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Related rate expanding rectangle 
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#1
Oct2509, 01:47 PM

P: 178

1. The problem statement, all variables and given/known data
The length of a rectangle is increasing at a rate of 8cm/s and its width is increasing at a rate of 3cm/s when the length is 20 cm and the width is 10cm, how fast is the area of the rectangle increasing? 2. Relevant equations V=LW 3. The attempt at a solution dL/dt=8 dW/dt=3 l=20 w= 10 dA/dt=? (V=LW)' dA/dt= dL/dt * dW/dt before I go any further is this correct both the L and the W become one when derived right? 


#2
Oct2509, 02:03 PM

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A(t)=L(t)W(t), right? Take a look at the 'product rule'. And why would the derivative of L and W be 1???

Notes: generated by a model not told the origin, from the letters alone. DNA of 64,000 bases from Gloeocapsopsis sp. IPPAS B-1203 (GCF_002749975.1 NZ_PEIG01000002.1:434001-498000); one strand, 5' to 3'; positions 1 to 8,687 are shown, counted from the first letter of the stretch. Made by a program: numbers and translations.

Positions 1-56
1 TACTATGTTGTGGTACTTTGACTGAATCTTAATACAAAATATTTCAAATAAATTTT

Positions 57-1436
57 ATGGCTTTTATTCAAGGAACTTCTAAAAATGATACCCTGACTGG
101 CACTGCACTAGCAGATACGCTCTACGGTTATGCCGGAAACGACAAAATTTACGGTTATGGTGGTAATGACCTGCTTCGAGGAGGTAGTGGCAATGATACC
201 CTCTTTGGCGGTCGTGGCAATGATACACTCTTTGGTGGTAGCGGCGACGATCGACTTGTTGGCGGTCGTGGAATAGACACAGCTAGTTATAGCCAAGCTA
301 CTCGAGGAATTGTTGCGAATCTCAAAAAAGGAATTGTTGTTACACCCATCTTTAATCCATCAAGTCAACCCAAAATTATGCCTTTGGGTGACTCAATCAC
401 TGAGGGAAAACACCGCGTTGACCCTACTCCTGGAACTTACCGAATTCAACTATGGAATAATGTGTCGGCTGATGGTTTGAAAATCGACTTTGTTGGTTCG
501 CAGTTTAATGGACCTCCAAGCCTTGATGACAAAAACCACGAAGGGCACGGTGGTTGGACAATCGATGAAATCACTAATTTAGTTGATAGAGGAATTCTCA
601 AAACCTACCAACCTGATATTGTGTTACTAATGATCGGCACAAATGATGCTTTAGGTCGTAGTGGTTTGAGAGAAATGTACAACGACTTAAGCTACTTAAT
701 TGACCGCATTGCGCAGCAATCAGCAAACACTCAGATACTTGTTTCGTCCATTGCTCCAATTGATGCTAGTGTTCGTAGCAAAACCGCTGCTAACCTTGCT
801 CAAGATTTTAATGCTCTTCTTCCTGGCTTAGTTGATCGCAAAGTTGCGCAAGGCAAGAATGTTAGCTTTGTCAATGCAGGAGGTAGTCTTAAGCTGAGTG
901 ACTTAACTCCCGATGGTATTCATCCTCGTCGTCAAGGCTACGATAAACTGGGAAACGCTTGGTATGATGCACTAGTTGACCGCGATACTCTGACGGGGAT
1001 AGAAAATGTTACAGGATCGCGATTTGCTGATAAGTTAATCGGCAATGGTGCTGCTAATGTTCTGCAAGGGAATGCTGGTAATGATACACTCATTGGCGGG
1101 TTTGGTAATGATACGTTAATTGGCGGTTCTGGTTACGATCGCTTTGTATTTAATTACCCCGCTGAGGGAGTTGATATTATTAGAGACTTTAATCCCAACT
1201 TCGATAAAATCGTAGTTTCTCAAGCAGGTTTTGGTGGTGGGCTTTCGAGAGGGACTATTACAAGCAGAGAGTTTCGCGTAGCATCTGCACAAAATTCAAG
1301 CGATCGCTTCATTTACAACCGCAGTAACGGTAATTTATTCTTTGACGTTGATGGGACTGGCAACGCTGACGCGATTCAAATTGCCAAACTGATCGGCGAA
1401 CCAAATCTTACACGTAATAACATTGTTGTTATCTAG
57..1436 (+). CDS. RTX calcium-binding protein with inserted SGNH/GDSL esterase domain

#3
Oct2509, 02:12 PM

P: 178

And you have t in parenthesis to make clear that L and W and A change with time and are therefore not constants right? so according to the product rule> dA/dt=L(dW/dt)+W(dW/dt) 


#4
Oct2509, 02:19 PM

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Related rate expanding rectangle



#5
Oct2509, 02:22 PM

P: 178

Ok I was just using the power rule (x^1 + a^1)'= 1*x^0 + 1*a^0= 1+1
am I assuming something here I shouldn't be? 


#6
Oct2509, 02:24 PM

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d(x(t)^1)/dt=1*x(t)^0*dx/dt, chain rule again.



#7
Oct2509, 02:29 PM

P: 178

Could you explain quickly why you need to use the chain rule here?



#8
Oct2509, 02:34 PM

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Because x(t) is a function of t. d(x^1)/dx is 1*x^0 (though you could still throw the chain rule in and write it as 1*x^0*dx/dx, but dx/dx=1). d(x^1)/dt=1*x^0*dx/dt. dx/dx is always 1. dx/dt is not.



#9
Oct2509, 02:37 PM

P: 178




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